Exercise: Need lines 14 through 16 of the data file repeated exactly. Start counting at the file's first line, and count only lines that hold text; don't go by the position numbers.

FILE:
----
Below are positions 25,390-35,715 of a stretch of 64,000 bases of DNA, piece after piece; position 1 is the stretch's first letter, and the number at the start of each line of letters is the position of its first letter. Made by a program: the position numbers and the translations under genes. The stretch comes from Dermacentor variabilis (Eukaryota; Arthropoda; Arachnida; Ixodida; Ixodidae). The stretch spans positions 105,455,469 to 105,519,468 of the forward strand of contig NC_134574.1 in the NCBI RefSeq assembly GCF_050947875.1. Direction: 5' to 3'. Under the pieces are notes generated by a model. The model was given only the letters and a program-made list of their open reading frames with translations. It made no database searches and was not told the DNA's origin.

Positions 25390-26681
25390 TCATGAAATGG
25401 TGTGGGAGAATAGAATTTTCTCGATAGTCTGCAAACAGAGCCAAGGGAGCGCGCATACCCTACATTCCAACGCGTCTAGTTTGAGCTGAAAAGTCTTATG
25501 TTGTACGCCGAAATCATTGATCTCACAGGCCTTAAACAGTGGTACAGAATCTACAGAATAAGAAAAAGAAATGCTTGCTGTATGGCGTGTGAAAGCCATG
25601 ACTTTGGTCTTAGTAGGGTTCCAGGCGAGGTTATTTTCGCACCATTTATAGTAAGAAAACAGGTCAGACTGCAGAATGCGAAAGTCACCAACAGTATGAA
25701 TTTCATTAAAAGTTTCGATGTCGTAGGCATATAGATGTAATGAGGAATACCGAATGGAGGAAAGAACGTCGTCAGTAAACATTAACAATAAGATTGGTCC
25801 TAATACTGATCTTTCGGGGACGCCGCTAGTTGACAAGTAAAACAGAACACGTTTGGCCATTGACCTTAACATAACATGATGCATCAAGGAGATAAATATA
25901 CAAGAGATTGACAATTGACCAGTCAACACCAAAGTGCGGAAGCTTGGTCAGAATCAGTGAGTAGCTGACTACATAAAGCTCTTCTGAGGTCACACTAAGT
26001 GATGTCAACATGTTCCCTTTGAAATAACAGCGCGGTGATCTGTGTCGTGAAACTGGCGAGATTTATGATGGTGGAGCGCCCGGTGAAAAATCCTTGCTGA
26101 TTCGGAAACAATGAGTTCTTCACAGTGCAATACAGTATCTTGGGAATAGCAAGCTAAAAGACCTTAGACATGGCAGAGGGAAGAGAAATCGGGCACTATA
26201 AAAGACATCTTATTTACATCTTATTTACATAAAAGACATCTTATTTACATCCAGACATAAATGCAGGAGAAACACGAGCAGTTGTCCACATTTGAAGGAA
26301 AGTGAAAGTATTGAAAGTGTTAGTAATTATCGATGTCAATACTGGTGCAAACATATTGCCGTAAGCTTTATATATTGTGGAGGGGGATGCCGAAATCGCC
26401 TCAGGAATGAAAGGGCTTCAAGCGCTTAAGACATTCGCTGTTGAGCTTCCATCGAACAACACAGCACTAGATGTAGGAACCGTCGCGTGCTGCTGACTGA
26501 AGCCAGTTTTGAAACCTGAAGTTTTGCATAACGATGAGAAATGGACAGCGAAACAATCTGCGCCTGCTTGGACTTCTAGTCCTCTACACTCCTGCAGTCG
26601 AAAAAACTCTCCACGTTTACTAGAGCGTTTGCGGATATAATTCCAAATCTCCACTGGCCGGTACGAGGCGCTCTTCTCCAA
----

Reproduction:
26401 TCAGGAATGAAAGGGCTTCAAGCGCTTAAGACATTCGCTGTTGAGCTTCCATCGAACAACACAGCACTAGATGTAGGAACCGTCGCGTGCTGCTGACTGA
26501 AGCCAGTTTTGAAACCTGAAGTTTTGCATAACGATGAGAAATGGACAGCGAAACAATCTGCGCCTGCTTGGACTTCTAGTCCTCTACACTCCTGCAGTCG
26601 AAAAAACTCTCCACGTTTACTAGAGCGTTTGCGGATATAATTCCAAATCTCCACTGGCCGGTACGAGGCGCTCTTCTCCAA